So when we arrived in Las Cruces, we stopped, and my dad got in Jim’s truck for the rest of the trek to El Paso. I called Samantha at  U-Haul again and told her that the truck was running hot and that I needed to take it to the U-Haul repair shop in El Paso, which is a full-fledged U-Haul repair and service center. She agreed and gave me directions to the repair shop. As I exited the freeway according to the directions, I found myself staring up a steep hill. Within about 1/3 of a mile up the hill the truck overheated and necessitated a 3rd service call.

The El Paso shop sent a crew out to work on the truck while I sought shelter at a nearby gas station/restaurant. After about 90-100 minutes, I was picked up by the repair crew, and learned that they had replaced the thermostat and fan clutch. They believed that the problem was fixed, and asked that I take the mountain pass as a test of the repairs, assuming that if the truck could make that pass then it would perform well on the more level roads east of El Paso. The truck did alright, making up the hill slowly, but then running steadily and cooly. I spoke with the shop via the phone and they wished me luck, thinking that the problem was solved.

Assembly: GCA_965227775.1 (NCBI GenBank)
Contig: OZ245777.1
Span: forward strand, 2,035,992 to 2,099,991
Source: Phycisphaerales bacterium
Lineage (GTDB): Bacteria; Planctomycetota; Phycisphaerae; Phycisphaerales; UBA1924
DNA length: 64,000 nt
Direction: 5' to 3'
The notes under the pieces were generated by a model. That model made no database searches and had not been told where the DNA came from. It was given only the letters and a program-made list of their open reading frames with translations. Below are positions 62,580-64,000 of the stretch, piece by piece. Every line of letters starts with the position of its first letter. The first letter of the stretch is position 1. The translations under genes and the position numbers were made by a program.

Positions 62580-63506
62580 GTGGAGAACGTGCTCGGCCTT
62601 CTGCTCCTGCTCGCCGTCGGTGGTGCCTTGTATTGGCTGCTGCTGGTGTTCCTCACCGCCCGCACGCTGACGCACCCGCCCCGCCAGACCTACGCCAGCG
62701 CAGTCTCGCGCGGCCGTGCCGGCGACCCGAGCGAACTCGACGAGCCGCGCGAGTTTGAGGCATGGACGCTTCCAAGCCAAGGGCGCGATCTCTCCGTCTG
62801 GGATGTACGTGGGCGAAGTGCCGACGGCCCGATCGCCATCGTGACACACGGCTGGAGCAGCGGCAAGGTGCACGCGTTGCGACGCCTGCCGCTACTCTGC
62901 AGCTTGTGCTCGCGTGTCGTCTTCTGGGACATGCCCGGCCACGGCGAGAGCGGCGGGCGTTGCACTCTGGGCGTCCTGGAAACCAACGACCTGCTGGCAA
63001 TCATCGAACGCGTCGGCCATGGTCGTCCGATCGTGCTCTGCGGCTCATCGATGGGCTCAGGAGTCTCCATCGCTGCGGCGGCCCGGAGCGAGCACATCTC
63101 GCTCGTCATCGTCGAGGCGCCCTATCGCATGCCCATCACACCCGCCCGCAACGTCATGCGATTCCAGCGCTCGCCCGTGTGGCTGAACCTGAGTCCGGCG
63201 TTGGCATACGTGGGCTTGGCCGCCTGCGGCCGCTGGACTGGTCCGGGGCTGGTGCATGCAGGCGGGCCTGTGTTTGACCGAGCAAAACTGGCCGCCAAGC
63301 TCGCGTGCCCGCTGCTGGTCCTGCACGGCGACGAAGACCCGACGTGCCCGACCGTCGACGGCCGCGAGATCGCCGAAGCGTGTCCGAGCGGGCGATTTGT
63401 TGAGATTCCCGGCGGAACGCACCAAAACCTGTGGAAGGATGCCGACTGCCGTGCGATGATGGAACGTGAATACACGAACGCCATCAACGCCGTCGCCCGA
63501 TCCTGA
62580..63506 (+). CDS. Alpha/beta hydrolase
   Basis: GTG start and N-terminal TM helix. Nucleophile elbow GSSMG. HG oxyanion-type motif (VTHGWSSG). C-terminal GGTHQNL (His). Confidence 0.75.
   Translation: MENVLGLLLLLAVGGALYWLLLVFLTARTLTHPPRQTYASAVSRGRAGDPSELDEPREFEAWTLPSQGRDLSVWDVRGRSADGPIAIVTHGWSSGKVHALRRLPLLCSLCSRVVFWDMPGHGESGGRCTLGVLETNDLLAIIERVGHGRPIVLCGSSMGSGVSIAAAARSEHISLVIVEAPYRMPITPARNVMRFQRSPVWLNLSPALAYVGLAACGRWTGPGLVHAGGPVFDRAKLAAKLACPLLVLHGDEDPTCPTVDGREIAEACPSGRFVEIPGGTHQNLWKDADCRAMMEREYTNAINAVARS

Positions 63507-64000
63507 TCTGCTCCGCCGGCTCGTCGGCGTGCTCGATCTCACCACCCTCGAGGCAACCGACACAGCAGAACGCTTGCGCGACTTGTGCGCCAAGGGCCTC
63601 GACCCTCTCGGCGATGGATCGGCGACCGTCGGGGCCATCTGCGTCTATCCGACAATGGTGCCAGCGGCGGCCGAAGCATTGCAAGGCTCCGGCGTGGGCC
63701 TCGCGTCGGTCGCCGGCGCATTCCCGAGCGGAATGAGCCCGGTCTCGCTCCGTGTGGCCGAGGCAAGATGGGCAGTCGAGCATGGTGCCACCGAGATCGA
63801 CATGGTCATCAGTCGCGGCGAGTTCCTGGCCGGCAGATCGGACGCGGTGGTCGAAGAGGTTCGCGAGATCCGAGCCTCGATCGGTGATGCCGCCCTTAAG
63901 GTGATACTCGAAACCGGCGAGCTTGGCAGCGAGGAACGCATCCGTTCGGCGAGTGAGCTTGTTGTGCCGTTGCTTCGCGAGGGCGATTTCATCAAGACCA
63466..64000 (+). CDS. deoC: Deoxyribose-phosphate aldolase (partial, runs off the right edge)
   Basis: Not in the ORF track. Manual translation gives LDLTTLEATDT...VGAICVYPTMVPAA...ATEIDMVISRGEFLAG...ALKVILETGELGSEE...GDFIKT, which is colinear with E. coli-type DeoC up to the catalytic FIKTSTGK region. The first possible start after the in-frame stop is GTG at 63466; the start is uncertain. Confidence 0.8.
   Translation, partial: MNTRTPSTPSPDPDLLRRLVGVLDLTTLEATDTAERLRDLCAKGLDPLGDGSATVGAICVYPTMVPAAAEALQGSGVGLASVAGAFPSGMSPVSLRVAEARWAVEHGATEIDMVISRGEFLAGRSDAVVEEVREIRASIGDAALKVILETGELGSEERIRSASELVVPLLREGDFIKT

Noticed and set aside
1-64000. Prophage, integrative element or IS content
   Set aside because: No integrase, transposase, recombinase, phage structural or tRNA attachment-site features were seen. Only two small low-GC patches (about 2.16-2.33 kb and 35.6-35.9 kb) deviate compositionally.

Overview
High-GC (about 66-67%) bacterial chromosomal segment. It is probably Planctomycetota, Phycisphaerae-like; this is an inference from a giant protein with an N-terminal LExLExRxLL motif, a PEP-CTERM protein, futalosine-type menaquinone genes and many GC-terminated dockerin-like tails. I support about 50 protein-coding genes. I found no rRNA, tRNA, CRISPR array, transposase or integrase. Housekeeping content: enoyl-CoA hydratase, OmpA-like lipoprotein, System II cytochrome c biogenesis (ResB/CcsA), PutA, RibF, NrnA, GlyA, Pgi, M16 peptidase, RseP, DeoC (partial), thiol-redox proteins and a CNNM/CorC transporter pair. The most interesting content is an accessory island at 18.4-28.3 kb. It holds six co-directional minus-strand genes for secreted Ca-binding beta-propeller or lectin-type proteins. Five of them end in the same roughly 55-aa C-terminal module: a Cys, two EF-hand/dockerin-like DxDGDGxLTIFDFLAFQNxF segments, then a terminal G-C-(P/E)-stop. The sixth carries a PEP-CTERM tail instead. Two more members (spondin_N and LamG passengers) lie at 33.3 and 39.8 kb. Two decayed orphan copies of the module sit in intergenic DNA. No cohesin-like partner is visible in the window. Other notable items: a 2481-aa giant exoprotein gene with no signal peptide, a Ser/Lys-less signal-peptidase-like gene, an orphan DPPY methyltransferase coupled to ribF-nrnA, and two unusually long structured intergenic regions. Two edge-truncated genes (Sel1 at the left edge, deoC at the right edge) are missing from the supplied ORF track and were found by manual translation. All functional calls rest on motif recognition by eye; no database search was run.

I went by the El Paso airport to pick up my good friend Brad, who had flown in from Chicago to make the rest of the trip with me. Brad is an amazing friend. We began our trek and the truck seemed to be running well. As we approached Van Horn, TX (pop approximately 2,900), I noticed a light had just come on. Being cautious, we stopped, and I called U-Haul yet again while we filled the truck with fuel. I spoke to a Travis or Trevor, and he told me that Samantha had left for the day, but he would look for another manager. In the meantime, he asked what the problem was. I told him that the truck was running very well, but a light had come on, and with no manual in the truck, I didn’t know what the light meant. This is the craziest exchange since Mr. Sales’ life-haggling over my dad’s health. I asked for an audio recording, but the gist of the exchange was,

Travis/Trevor: “So, Mr. Palmer, the truck is running well?”
Me: “Yes, but I’d like to know what the light means.”
Travis/Trevor: “If it’s running well you should be OK.”
Me: “Do you know what the light means?”
Travis/Trevor: “No sir, I do not.”
Me: “Can you please find out what it means? This truck does not have a good history.”
Travis/Trevor: “Um. OK. Hold on a minute while I look.”

After some research, Travis/Trevor said that it was a power train light, and that the power train may have sustained some damage. I expressed that Van Horn, TX seemed to have nothing aside from a gas station/diner and an unsavory looking hotel that might not even be running. And in the time that it took him to look that up, we had turned the truck’s ignition after filling it with fuel, and the light was off. I recall that he thought that we should continue with caution. I was getting a call from my sister at the time, and told Travis/Trevor that I needed to take the call, as it had to do with my dad’s travel, and requested that he have a manager call me back about this issue.